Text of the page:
Federal law raises tobacco purchase age to 21

On Dec. 20, 2019, the new minimum age to purchase tobacco products, including e-cigarettes and vaping cartridges, was raised to 21 from 18.

The legislation was included in the federal year-end legislative package and passed by both houses of Congress. President Donald Trump signed the bill into law on Dec. 20, 2019, and it immediately took effect.

According to www.lung.org, the momentum to raise the age increased as cities – including Sabetha – and states across the nation began to increase their legal sales age for tobacco products, including e-cigarettes. Nineteen states have passed Tobacco 21 laws. Those states are California, Connecticut, Delaware, Hawaii, Illinois, Maine, Maryland, Massachusetts, New Jersey, New York, Ohio, Oregon, Pennsylvania, Utah, Vermont, Washington, Arkansas, Texas and Virginia. The District of Columbia also raised their minimum age of sale for all tobacco products to 21.

The impact

According to www.lung.org, the potential impact of the new law is significant. The website proposes that increasing the minimum age of sale for tobacco products to at least 21 years old will significantly reduce youth tobacco use and save thousands of lives.

A report from the National Academy of Medicine in March 2015 said that raising the age to purchase tobacco to 21 could prevent 223,000 deaths among people born between 2000 and 2019, including reducing lung cancer deaths – the nation’s leading cancer killer – by 50,000.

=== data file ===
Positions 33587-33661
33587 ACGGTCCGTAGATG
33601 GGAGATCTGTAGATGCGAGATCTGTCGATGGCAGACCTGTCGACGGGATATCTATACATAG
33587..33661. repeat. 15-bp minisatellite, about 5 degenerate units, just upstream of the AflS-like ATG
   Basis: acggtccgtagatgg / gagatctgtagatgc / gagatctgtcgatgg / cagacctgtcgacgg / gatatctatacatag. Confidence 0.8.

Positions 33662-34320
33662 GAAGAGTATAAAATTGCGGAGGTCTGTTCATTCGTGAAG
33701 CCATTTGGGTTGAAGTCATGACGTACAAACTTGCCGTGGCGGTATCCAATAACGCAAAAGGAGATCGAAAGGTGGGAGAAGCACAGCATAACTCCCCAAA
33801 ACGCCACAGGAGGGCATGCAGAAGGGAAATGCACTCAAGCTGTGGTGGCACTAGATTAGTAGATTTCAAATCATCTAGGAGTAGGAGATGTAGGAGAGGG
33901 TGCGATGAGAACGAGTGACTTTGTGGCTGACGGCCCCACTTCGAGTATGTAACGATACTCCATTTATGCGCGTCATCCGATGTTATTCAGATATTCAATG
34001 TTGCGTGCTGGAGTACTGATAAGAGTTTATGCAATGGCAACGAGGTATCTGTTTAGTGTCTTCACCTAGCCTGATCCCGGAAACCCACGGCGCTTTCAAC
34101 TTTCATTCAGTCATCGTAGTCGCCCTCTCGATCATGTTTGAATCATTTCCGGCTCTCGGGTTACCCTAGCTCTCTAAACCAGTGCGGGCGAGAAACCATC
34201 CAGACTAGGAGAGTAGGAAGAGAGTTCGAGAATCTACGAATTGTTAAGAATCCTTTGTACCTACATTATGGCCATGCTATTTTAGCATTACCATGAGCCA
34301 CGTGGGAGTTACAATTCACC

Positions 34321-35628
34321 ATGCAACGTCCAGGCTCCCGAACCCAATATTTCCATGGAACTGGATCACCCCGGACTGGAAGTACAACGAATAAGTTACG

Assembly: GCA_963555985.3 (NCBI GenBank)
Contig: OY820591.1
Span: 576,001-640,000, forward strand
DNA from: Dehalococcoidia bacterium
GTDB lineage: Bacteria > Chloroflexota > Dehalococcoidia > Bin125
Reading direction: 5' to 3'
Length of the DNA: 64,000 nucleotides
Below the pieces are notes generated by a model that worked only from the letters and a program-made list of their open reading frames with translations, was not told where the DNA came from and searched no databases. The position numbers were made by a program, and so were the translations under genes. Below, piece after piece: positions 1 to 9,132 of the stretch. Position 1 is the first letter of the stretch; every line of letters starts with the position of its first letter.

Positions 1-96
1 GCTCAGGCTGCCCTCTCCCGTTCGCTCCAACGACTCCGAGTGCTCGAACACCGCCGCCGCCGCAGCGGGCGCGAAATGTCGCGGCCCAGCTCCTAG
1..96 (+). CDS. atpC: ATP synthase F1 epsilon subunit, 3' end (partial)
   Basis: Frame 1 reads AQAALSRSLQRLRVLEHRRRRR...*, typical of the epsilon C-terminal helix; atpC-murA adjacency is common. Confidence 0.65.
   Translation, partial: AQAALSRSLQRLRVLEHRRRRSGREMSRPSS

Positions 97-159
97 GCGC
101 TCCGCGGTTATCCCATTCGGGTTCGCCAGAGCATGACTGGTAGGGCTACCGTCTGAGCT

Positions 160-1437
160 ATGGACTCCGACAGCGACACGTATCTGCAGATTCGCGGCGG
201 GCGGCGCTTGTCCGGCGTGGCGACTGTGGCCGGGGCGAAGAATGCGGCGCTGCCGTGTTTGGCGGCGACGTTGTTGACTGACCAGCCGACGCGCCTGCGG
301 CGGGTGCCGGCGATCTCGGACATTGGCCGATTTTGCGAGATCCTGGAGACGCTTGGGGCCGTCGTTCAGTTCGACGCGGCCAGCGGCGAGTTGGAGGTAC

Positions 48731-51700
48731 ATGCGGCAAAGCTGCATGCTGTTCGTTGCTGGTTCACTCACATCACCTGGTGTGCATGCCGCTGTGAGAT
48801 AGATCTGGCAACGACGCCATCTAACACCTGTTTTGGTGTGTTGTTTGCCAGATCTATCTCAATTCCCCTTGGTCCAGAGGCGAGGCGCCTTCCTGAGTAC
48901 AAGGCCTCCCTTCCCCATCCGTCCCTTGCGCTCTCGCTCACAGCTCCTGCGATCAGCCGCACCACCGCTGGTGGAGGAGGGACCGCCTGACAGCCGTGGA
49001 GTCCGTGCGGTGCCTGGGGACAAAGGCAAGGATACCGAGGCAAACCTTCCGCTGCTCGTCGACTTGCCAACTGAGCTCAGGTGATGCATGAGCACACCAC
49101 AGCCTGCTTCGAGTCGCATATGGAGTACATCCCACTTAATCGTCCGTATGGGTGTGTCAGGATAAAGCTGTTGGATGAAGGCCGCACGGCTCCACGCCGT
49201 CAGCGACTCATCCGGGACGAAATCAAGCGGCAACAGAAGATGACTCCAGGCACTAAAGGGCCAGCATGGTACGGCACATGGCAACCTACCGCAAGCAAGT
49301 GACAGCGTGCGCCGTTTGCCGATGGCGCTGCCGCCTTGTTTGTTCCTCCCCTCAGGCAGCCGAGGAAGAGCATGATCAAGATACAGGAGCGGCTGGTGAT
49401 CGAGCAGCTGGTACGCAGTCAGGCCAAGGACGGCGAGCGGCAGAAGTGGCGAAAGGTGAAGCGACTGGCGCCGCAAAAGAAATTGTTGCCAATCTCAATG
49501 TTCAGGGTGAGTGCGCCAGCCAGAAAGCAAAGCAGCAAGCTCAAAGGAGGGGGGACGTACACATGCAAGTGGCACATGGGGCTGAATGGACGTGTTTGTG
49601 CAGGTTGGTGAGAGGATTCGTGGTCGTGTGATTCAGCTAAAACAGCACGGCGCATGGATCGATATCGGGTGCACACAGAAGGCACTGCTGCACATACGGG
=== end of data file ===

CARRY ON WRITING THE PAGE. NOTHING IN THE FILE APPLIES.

This 2015 report also said, if the minimum age were increased to 21 years of age, tobacco use would decrease by 12 percent by the time today’s teenagers were adults, and smoking-related deaths will decrease by 10 percent. It also said that smoking initiation will be reduced by 25 percent for 15- to 17-year-olds, and 15 percent for 18- to 20-year-olds.

According to www.tobaccofreekids.org, national data shows about 95 percent of adult smokers begin smoking before they turn 21. The age range of 18 to 21 is a critical period when many smokers move from experimental smoking to regular, daily use. While less than half of adult smokers become daily smokers before age 18 — about 46 percent — four out of five do so before they turn 21.

Over the years, research has shown that nicotine is addictive, and adolescents and young adults are more susceptible to its effects because their brains are still developing. Delaying the age when young people first experiment with or begin using tobacco can reduce the risk that they will become addicted smokers in the future, according to www.tobaccofreekids.org.

Research also shows that kids often turn to older friends and classmates as sources of cigarettes. According to www.tobaccofreekids.org, increasing the tobacco age to 21 should reduce the likelihood that a high school student will be able to legally purchase tobacco products for other students and underage friends.

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